Many Americans, when hearing the word “Gypsy” will react positively and envision an exotic fortune teller or remember the song by Cher, or possibly the movie, “The Hunchback of Notre Dame” featuring the beautiful, heroic character of Esmeralda. Unfortunately, in other parts of the world, the word “Gypsy” is derogatory and is viewed as an insult. Specifically, in Eastern European countries such as Bulgaria, “Gypsy” is an offensive, derogatory term used to describe people of Roma descent. People of this ethnicity are highly discriminated against in Eastern Europe with many considering them to be stupid, dishonest, or lazy.
The reality is that people of Roma ethnicity are poor, deprived of education, and have very few opportunities. They often have little access to basic public services, such as health care, public transportation, or sanitation. These conditions make prenatal care difficult or nonexistent. Therefore, Roma children are frequently born with special needs.
The special need conditions found most often in Roma children include developmental and psychological delays, lack of medical and family history, mild correctable conditions and conditions needing surgery to correct. These issues can be mild to severe and also include situations that create special needs such as older children waiting for international adoption and sibling groups of three (3) or more. Roma children are frequently abandoned due to their special needs condition or their parents’ poverty. These children are not likely to be adopted domestically in their own country due to the negative perception of people of Roma descent.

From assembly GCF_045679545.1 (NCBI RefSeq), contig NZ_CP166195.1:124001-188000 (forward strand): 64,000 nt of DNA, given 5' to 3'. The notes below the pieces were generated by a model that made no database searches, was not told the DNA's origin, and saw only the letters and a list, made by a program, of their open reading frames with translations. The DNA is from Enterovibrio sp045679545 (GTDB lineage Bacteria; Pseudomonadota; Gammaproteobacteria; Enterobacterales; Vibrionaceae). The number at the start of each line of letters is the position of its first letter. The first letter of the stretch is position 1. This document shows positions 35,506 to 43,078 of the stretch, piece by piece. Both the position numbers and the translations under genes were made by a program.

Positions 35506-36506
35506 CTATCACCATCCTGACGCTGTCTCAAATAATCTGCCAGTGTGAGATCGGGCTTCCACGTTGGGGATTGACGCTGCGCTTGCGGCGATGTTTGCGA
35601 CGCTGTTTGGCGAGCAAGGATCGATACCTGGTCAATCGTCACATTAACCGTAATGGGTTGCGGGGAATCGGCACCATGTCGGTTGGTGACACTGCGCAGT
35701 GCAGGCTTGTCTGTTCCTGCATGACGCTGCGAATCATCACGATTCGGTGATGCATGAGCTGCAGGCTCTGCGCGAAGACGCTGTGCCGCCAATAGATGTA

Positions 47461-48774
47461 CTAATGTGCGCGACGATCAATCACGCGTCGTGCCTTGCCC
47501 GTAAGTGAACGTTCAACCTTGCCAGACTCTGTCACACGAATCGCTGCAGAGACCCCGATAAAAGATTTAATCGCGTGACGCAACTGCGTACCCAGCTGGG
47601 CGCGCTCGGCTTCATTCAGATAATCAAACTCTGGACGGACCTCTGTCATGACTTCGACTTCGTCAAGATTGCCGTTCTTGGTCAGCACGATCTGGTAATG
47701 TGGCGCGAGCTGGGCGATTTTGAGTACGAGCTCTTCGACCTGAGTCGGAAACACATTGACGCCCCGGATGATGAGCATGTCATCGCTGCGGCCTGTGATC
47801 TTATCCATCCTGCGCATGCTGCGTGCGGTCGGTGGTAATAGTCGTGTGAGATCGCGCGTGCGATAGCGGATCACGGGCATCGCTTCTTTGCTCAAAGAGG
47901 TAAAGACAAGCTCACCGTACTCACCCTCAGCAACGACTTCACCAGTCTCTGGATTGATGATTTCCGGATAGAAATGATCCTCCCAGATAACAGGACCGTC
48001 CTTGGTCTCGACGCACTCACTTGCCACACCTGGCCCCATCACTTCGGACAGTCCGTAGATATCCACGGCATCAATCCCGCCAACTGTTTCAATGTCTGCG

Bulgaria is a Hague country and has implemented a stable and predictable process for international adoption. Children of Roma descent are beautiful and have dark, soulful eyes. Families adopting from Bulgaria give the most vulnerable child an opportunity and an improved future. The medicine and health care that is available in the United States makes a world of difference to these children. Often, just the love and attention of a family offer much healing; I often describe it like a flower that is wilting and dying from lack of sunshine and water, but when lovingly tended the flower thrives and comes in to full bloom!
MLJ Adoptions has a thriving international adoption program in Bulgaria. Four children have come home to their forever families in the month of October alone. Is an international adoption from Bulgaria right for your family? Is there a child out there with special needs that could be the right child for you? I urge you to consider adopting from Bulgaria and I encourage you to consider an international adoption of a child with special needs. As our CAAC keynote speaker, Heidi Weimer says,
“Trade a life of ordinary for a life of extraordinary.”